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Sony, Microsoft and Nintendo have already given their press conferences at E3 (Electronic Entertainment Expo) this year, and, as any self-respecting gamer should do, I’m going to reflect on all three of them.

Microsoft 

Microsoft was the first to take the stage, early Monday morning. Well, early in California; I had time to hit the snooze button seven times, roll out of bed, make some coffee, browse the internet and leisurely mosey over to the IGN streaming site before noon hit, Eastern time.

Microsoft started out with an epic, ten minute demo of Modern Warfare 3 running on the Xbox 360 console (not without “proving” that it was in game due to a controller connection interruption). It showed some pretty cool cinematic, though it did seem that the game was reusing quite a few assets used in Modern Warfare 2. Regardless, the game is sure to be the same, action packed romp that it always is.

Then came the new Tomb Raider reboot, which had the new, less-but-also-somehow-more sexually attractive Laura Croft getting stabbed, beaten, bruised, punched, and battered all to hell as she made her way out of what looked like a sacrificial cave. It looked quite exciting, and this will be the first Tomb Raider game that I’m actually looking forward to, let alone feel excited for.

Cliff Bleszinski, later, came on stage, and, together with the help of Ice-T, beat a enthralling single player mission on Gears of War 3, taking place on a ship that was actively being eaten by a giant squid-octopus hybrid thing. Looks to be pretty fun and over the top, as is expected out of Gears of War games.

Then Microsoft started shoving Kinect shit games down our throats. 85% of the entire press conference was glitchy, buggy, boring and unintuitive Kinect games that didn’t interest me in the slightest. Come on, Microsoft, Kinect doesn’t work; quit trying to sell it like it does.

Of course, they also announced the Halo 1 remake, which is a completely remade and high-definition of the original game, single player and all. It will have online co-op and online multiplayer with the original maps and some new, updated ones. I didn’t get super excited about that, but hey, Halo is fun, and fun is good.

At the very end of the conference, Microsoft showed us a Halo 4 trailer that left of right where Halo 3 did; with Master Chief floating away in a space ship. It looks like it could be cool, but I worry about the series without Bungie behind the helm.

Overall, Microsoft showed off some cool, multiplatform games that were interesting, but the majority of the gamers were flat, cardboard Kinect games, and that just doesn’t interest me.

Grade: C-

Sony

Sony started off with something they really needed to do: an apology. And while that was a nice enough gesture, they didn’t really phrase it in a way that made much sense. Instead of “Hey, look, we’re sorry about everything”, the phrasing made it seem like “We’re sorry you couldn’t enjoy everything that we know you love and is awesome on the PSN”, which is sorta the same, but it comes off like an advertisement more than an apology.

Then we got to the real stuff. Uncharted 3, duh, looks awesome. And by awesome, I mean FUUUUUUUU insane. This is a series that gets worlds better every iteration, and considering the first one was a very good game, that speaks wonders about the quality of the stuff Naughty Dog puts out.

Resistance 3… is another Resistance, which is to say, “yawn”.

Then Sony went into something that I hold very dear to my heart; HD remakes of older games. I’m oh-so pumped for the Shadow of the Colossus and ICO remakes, but ovbiously I’m going to buy the Metal Gear Solid remakes as well.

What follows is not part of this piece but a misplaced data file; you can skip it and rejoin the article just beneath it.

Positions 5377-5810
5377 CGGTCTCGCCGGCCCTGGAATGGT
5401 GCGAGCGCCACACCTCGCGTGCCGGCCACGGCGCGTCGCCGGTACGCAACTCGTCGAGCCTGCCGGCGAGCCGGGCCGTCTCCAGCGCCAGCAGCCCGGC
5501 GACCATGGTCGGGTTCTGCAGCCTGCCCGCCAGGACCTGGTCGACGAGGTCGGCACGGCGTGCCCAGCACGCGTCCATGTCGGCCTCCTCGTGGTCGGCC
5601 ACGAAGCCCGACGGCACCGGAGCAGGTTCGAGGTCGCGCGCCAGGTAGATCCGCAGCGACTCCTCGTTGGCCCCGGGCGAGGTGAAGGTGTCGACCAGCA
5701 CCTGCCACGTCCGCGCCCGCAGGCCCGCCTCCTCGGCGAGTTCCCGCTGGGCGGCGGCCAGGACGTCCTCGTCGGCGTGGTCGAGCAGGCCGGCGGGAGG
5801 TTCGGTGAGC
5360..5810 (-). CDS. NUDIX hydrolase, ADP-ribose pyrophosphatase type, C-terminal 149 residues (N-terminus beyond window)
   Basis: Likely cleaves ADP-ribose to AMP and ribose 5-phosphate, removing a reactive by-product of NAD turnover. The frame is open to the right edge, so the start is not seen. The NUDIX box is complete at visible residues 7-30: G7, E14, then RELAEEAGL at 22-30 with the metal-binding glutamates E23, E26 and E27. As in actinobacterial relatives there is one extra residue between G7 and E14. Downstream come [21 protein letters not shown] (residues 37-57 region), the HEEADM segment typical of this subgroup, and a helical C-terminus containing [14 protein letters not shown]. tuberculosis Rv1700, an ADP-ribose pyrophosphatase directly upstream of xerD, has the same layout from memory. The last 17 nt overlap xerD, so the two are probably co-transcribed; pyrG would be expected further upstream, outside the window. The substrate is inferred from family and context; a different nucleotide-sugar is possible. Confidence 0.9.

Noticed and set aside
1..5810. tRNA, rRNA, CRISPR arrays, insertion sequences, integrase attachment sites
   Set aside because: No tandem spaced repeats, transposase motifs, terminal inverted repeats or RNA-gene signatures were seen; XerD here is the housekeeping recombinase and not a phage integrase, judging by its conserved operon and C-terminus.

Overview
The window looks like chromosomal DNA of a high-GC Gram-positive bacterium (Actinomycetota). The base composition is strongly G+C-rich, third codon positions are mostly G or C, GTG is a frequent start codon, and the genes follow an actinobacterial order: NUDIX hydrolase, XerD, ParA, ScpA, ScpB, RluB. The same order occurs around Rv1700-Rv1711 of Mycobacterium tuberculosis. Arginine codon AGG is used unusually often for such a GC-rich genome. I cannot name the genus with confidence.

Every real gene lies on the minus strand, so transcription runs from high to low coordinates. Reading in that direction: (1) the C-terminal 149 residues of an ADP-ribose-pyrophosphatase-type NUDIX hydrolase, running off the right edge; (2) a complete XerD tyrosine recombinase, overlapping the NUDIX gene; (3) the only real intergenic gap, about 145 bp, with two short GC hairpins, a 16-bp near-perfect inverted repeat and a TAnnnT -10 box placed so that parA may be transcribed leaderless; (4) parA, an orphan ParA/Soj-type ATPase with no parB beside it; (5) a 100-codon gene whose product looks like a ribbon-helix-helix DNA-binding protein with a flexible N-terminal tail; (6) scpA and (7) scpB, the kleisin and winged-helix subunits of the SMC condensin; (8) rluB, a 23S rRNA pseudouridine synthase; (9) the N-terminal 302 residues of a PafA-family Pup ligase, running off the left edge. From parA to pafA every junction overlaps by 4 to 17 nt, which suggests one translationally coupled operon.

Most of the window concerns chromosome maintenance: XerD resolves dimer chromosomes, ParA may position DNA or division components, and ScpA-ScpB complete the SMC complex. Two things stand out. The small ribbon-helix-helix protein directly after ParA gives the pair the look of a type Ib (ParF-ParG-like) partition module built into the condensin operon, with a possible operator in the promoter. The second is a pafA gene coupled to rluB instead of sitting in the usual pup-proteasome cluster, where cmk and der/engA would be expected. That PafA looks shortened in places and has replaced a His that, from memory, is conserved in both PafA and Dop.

The press conference was littered with games that supported the Move controller. I’ve said it before, and I’ll say it again, the Move shows so much more promise than Kinect, but so far, I still haven’t seen anything that makes it a must own peripheral (which is why I don’t have one), and E3 didn’t do much to rectify that. Try again, Sony.

The new Sly Cooper game looks very nice. Having never played his games before, I’m tempted to go back and explore the older games to get ready for the new one.

But easily the biggest surprise of all of E3 (surprise, and nothing more) was the Playstation Vita. Weird, new age-y name aside, Sony showed quite a bit of games running on the console, all of which looked like console ports. I guess that’s not a bad thing, but at some point, you have to ask yourself “Wouldn’t I rather be playing this on my actual PS3 and my HDTV?” I think that is the main problem that the Vita is going to come across, but I digress, that is not the exciting news I was referring to. No, the biggest surprise out of E3 2011 was that the PS Vita would retail in America for 250$. 250$!!! People had been guestimating at over 300$ and into the 400$ range, and for Sony to pull a “Yeah, we’re the same price as Nintendo” just blew me away. I’m still having problems believing it. Nintendo has got some work cut out for them.

Overall, Sony was interesting, if not terribly exciting. The PS Vita was easily the best part of the show, but still, it just wasn’t all that fun.

Grade: B-

Nintendo

Nintendo started off their press conference with a real orchestra playing Zelda music at Miyamoto’s request. I mean really, how can anything top that? They can’t… they just can’t.

After some quick footage of Skyward sword and some announcements about more Zelda games coming to the Wii, 3DS and DSi, Nintendo moved right onto their newest console, the Wii U. And this is where things started moving downhill.

They announced the name. Then they showed us a controller with a screen. Then, as the audience scratched their heads, they started showing games using this new controller. There was no announcement of a new console, no pictures of any sort of new hardware. It was just this controller. No one could figure out what exactly it was. Was it an extension of the Wii? Was it a portal gaming console that connected with the Wii? It wasn’t until minutes passed that it finally clicked for a lot of people: There was a new console, but Nintendo wanted to focus on the controller as the new expereince. Well, cool, Nintendo, except you confused everyone watching and I’m sure there are still some people confused as to what the crap was going on.